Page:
Using the ALEC data as the basis for this discussion is very misleading. The study aggregates commercial and industrial rates with residential charges, which greatly skews the comparison. Comparing residential rates, which are calculated in a similar way in each state, is the only way to make an apples-to-apples comparison between states.

    In 2020, the residential rates in Virginia were 12.28 cents/kWh (about 12 cents for Dominion customers). This put Virginia in the middle of the pack (24th lowest out of 50). We are higher than all of the states that surround us.

    Commercial and industrial rates in Virginia are among the lowest, but are only about half of the bill. Demand charges make up the rest. Not all states handle it the same way. Comparisons between states based solely on “rates” does not tell the whole picture.

    RGGI charges do not affect “rates”, but might affect your total bill. RGGI costs will probably be handled as part of the fuel charges. As renewables provide a greater share of total generation, fossil-fired units will run less often, lowering fuel costs. We will have to see what the net effect on fuel costs will be.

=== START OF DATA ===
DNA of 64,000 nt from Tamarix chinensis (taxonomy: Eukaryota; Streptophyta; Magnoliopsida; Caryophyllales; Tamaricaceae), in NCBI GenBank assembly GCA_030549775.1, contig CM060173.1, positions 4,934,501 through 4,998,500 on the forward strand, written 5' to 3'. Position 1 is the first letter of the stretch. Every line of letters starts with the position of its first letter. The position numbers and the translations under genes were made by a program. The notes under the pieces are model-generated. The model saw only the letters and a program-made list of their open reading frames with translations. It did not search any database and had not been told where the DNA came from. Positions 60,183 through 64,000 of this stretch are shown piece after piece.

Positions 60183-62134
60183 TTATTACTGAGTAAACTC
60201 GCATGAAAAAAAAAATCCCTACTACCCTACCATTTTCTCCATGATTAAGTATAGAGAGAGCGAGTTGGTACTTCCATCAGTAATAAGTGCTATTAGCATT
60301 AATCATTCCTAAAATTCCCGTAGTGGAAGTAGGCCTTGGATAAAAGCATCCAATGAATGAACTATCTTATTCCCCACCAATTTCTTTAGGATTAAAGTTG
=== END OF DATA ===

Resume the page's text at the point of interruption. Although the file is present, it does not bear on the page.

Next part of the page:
Jim, you are right about higher rates coming our way, but not because of renewables. The cost of generation from renewable sources will actually be less than the conventional units. The higher rates will come from allowing Dominion to put renewables in the ratebase.

    1. Stephen Haner Avatar
      Stephen Haner

      So far, Tom, it appears the RGGI charge will be a new RAC and not collected through the fuel charge or any other environmental RAC. Need to revisit that case file…

      “The higher rates will come from allowing Dominion to put renewables in the ratebase.” Well, no, not buying that one, Tom. They are just as likely to be financed by their own RACs, just like the gas plants and Virginia City were, which keeps them out of the ratebase. Either way, the company gets its capital back with a healthy profit.